Indonesia’s Forgotten Islands: Exquisite escape
Indonesia’s Forgotten Islands are among the most isolated parts of South East Asia. These islands and the seas connecting them are rich in wildlife, both on land and underwater; the people who reside there are almost completely independent of the outside world.
I joined the luxury diving boat WAOW (Water Adventure Ocean Wide) on its maiden trip to the islands for two weeks because I wanted to visit this isolated area and dive sites that have rarely or never been visited before.
“There were no flights to this area until last year,” says Reto Schlapfer, our cruise director, a 39-year-old Swiss expat and an experienced diver and sailor, who has been living in Indonesia for more than ten years. “Ninety-five per cent of Indonesians [have] never heard of them. I’ve always been excited to visit the islands and dive around them myself.”
The WAOW is a marvellous piece of engineering. One of the biggest of its kind, its 60-metre hull is built traditionally from wood, but utilises modern engines. Onboard, passengers can enjoy its spaciousness and unmatched comfort. It offers visitors world-class diving experiences and memorable adventures on the islands.
It is believed that 80 per cent of all marine species can be found in Indonesian waters. In two weeks, I saw more species than I did in ten years of diving around the world. On the very first dive, I encountered a pygmy sea horse, a frogfish and the magical mimic octopus, and some of the healthiest and brightest corals I’ve ever seen.
Night dives were an explosion of life with incredibly exotic creatures covering the seabed. Each small area revealed numerous different species of nudibranches, exotic worms, octopuses and crabs. We even saw the very rare Weedy Rhinopias.
We weren’t disappointed when it came to bigger creatures: around the island of Gunung Api, we saw sea snakes everywhere. We witnessed a black-and-white sea snake catching and eating a catfish. While the snakes are poisonous, they are not aggressive with divers.
The waters surrounding the islands usually bring visitors from the deep. The highlight for me was being few metres away from a great hammerhead shark twice, at depths of 15 metres and 40 metres. We saw many other species of sharks during the trip, as well as a three-metre-long marlin and numerous schools of barracudas, jacks, rainbow runners and batfishes.
Locals at the Forgotten Islands are known to be very protective about their waters. In the past, villagers used primitive weapons like bows and arrows to send foreign boats away; this has helped keep industrial fishing boats away and maintain a reasonably healthy fish population.
When we reached a new site, Reto, who speaks flawless Indonesian, and other members of the crew would meet the locals with presents and explain that we are here only to dive and not to fish, after which we were treated like guests.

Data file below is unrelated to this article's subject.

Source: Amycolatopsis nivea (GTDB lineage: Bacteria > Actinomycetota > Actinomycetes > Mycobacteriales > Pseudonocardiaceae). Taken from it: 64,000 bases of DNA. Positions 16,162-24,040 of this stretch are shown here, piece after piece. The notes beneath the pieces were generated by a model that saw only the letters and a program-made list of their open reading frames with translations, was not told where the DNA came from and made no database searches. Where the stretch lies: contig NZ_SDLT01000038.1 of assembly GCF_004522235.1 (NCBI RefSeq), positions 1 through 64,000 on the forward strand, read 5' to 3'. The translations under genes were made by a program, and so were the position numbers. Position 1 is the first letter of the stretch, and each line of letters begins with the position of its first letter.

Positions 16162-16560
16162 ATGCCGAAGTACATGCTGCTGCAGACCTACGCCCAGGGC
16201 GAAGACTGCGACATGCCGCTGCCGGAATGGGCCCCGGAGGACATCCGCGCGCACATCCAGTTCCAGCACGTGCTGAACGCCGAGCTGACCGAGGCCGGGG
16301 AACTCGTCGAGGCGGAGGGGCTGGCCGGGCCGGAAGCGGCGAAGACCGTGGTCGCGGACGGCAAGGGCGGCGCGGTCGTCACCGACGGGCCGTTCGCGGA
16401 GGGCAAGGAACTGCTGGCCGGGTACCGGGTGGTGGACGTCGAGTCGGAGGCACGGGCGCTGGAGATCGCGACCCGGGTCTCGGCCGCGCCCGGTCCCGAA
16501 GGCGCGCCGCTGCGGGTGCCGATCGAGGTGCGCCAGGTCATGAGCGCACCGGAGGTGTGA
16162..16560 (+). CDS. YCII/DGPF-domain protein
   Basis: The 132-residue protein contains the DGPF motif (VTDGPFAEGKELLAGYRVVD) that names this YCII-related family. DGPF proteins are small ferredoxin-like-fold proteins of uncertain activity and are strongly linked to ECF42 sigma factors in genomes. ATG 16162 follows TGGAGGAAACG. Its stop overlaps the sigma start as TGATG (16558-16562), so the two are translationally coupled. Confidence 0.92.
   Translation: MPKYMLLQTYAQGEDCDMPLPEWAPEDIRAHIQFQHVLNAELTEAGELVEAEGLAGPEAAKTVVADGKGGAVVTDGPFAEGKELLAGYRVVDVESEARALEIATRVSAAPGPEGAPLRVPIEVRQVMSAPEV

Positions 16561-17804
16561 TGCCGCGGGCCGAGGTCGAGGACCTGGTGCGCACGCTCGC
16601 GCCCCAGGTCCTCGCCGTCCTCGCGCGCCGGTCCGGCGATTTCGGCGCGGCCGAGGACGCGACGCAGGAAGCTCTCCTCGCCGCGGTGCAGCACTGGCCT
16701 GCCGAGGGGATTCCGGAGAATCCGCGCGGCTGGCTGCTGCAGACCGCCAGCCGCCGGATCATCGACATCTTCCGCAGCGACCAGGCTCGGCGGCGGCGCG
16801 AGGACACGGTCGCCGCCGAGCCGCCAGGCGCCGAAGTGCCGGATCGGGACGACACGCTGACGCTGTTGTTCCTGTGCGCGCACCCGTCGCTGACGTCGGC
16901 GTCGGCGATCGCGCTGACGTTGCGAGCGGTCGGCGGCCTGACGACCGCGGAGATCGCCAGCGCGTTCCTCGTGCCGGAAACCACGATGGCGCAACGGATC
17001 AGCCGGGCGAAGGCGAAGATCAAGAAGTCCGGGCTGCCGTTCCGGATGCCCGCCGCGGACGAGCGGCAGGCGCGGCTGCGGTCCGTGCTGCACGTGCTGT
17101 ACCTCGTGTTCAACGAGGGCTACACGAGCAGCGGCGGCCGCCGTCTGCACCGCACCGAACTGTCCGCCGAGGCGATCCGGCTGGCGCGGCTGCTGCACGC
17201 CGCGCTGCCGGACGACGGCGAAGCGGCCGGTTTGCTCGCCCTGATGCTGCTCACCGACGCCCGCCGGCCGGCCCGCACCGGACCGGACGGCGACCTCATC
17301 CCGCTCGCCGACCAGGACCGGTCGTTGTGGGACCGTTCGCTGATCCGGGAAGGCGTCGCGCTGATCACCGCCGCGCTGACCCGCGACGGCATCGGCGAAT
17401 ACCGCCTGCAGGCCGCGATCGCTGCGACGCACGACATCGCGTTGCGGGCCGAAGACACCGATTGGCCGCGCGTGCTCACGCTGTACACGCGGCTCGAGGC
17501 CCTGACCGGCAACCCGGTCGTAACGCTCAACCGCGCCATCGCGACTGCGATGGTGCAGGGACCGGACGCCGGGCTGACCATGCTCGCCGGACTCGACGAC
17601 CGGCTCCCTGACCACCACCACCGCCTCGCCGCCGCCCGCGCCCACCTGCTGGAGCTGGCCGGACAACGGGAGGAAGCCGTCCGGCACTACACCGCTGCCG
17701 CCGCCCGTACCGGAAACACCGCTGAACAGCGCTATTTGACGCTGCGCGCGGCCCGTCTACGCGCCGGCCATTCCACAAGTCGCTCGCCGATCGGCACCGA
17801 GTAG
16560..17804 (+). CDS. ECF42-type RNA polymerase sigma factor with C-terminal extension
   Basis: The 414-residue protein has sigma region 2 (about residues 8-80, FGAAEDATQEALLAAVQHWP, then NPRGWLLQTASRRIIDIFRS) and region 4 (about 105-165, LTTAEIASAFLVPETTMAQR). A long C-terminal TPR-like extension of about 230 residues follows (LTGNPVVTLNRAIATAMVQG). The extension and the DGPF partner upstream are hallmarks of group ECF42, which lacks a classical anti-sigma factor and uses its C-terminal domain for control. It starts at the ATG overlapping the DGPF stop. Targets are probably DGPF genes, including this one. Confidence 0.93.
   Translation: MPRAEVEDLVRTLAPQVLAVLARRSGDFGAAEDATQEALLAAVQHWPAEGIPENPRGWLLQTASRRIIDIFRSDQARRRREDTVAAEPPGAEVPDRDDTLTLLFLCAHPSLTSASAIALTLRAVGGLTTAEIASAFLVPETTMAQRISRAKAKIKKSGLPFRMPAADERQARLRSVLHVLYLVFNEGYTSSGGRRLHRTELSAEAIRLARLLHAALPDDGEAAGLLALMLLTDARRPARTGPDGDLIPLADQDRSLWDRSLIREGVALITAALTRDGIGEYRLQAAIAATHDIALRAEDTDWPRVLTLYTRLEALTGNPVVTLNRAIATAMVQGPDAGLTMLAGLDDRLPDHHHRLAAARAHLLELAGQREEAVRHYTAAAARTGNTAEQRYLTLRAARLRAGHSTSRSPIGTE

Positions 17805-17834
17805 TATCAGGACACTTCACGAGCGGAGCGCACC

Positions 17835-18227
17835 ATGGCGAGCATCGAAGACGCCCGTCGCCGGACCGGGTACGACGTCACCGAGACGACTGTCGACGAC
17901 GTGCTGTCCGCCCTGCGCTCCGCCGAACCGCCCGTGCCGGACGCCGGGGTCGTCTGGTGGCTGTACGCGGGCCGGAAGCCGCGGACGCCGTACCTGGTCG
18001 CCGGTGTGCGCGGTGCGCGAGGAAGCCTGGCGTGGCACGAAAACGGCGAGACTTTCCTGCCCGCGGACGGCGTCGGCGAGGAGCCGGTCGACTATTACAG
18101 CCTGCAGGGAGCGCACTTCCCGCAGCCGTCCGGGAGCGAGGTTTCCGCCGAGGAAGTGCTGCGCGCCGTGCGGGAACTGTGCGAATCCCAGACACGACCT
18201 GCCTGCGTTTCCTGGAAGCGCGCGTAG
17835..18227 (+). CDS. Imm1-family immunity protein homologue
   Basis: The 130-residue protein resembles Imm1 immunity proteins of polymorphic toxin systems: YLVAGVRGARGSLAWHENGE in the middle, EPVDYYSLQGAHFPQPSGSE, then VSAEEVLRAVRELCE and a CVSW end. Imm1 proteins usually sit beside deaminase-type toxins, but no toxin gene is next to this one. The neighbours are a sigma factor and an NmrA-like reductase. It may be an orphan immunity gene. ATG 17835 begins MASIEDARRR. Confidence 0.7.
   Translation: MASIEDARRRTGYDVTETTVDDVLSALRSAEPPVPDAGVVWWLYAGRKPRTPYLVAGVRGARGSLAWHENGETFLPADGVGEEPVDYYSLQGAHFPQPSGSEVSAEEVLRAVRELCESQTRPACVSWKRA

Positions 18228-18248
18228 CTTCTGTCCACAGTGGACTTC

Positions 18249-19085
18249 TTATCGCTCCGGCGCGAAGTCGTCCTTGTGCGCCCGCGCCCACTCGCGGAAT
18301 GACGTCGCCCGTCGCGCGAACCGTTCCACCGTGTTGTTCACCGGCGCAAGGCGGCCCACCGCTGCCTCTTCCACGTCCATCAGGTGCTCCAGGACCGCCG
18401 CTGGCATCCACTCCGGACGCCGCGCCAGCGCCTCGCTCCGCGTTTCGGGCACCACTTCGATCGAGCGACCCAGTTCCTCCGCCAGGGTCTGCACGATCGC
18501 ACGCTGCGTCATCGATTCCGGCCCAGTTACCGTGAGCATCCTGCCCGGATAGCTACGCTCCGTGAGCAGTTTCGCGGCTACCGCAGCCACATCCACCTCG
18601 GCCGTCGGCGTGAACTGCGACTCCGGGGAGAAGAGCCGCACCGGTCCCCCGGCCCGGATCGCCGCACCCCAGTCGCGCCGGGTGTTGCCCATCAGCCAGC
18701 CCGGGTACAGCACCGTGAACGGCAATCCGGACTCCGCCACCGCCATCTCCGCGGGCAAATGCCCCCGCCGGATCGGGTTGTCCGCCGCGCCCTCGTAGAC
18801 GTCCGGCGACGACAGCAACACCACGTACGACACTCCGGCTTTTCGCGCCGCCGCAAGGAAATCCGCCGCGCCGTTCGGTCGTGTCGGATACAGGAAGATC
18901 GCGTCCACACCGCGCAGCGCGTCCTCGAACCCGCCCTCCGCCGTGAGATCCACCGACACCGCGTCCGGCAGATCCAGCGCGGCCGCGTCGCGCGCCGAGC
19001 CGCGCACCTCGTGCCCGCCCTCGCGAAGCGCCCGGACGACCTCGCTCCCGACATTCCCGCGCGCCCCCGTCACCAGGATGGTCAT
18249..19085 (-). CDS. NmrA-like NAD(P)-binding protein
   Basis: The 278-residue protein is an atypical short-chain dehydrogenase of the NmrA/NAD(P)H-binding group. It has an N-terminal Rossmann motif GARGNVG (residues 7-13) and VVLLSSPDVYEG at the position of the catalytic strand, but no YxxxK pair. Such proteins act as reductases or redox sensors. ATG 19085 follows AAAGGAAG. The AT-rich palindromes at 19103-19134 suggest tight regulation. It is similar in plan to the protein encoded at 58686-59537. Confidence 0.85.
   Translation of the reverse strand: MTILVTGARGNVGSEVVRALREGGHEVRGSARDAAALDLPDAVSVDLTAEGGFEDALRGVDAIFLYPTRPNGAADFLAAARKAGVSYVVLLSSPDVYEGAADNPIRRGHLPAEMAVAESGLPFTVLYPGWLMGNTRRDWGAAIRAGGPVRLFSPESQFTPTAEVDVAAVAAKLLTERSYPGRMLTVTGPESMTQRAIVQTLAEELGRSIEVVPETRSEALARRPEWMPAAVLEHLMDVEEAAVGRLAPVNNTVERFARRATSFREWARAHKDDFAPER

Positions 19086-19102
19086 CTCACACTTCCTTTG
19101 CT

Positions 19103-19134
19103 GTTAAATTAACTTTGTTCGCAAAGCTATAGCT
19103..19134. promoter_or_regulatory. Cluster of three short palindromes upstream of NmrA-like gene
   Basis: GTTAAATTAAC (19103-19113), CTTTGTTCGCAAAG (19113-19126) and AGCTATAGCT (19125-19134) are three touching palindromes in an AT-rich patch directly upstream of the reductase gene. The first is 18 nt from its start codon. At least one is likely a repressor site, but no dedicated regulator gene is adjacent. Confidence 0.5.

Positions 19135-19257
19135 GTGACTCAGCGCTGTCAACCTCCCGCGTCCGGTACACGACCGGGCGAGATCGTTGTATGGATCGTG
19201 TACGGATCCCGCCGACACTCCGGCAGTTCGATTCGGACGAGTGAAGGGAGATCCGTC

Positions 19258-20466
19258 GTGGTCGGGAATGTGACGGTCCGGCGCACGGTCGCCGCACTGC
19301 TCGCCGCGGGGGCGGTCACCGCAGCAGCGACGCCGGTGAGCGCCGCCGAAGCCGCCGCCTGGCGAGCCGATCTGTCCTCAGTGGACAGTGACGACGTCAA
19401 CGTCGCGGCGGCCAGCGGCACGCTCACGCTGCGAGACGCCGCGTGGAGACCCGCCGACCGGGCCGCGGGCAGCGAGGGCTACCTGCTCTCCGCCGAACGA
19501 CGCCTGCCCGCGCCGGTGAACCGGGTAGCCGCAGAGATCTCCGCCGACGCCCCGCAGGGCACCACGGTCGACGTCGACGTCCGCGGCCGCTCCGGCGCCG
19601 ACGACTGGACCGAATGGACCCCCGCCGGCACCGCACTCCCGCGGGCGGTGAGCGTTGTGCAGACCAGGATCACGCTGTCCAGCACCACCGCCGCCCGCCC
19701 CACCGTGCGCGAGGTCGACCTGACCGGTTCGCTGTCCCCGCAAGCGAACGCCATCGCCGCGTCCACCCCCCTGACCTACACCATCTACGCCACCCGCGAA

The first interaction I had with the residents of Palau Pura village was underwater, during an early morning dive. We watched as the free-diving fishermen plunged into the depths to hunt fish. Their tools are a small wooden boat, hand-made spears and goggles made from wood and glass, put together using gum extracted from trees. These men can dive to nearly 30 metres and hold their breath for three minutes at a time.
WAOW has been sailing the Indonesian waters for the last three years, offering adventures and diving in luxury settings to wonderful destinations around the archipelago.
Reto comments, “Our guests are usually of a high income bracket; they are adventurous people who want to discover new and remote destinations, [but] in luxury surroundings.”
The huge ship was built from the vision of its owner and designer, Michel Deville, a retired Swiss businessman with a passion for diving and art. He drew the initial design and went around the world trying to find a builder who could construct a ship this large. Ten years later, he met Haji Abdul Wahab, a master builder from Kalimantan, the Indonesian part of Borneo. Both Haji’s abilities and the great diving in Indonesia led them to construct the boat here.
Haji’s knowledge was complemented by the experience of Andrew Laughlin, an Australian boat expert and diving instructor hired by Michel to overlook the project. The two started to build the boat in the Kalimantan jungle using only traditional methods. The entire hull and mainframe of the ship were built by hand before it was moved to Bali, where the engines were added and the finishing was done.
The WAOW is also a floating boutique hotel. The smallest room is 24 square metres and the Master room is 45 sq m. They are beautifully decorated and equipped with all amenities, from a big-screen TV to satellite internet connection. This kind of space is unheard of in similar live-aboard diving boats.
“The first thing that WAOW offers guests is space, both in the rooms and in the common areas,” Michel explains. “It [gives you] room if to socialize or to enjoy your privacy.” Twenty-one members of the crew are always present on the ship to host 19 guests. The kitchen offers three excellent meals every day, in addition to snacks and drinks throughout the day.
The boat also has a state-of-the-art dive shop offering excellent equipment. The crew also offer many activities like kayaks and inland trips to non-divers, in addition to a spa and massage service onboard.
The trip was exceptional. We discovered entirely new diving sites, interacted with rare species, met wonderful villagers and fishermen, and enjoyed the WAOW’s tasteful luxury. It all ended with a bang, literally, as we anchored few hundred metres from the erupting Komba volcano. We could hear and see an explosion every twenty minutes, sending red lava into the sky, forming massive clouds of dense smoke – Mother Nature at work in real time as a new island emerges from the sea.
Yazan Neme, Indonesia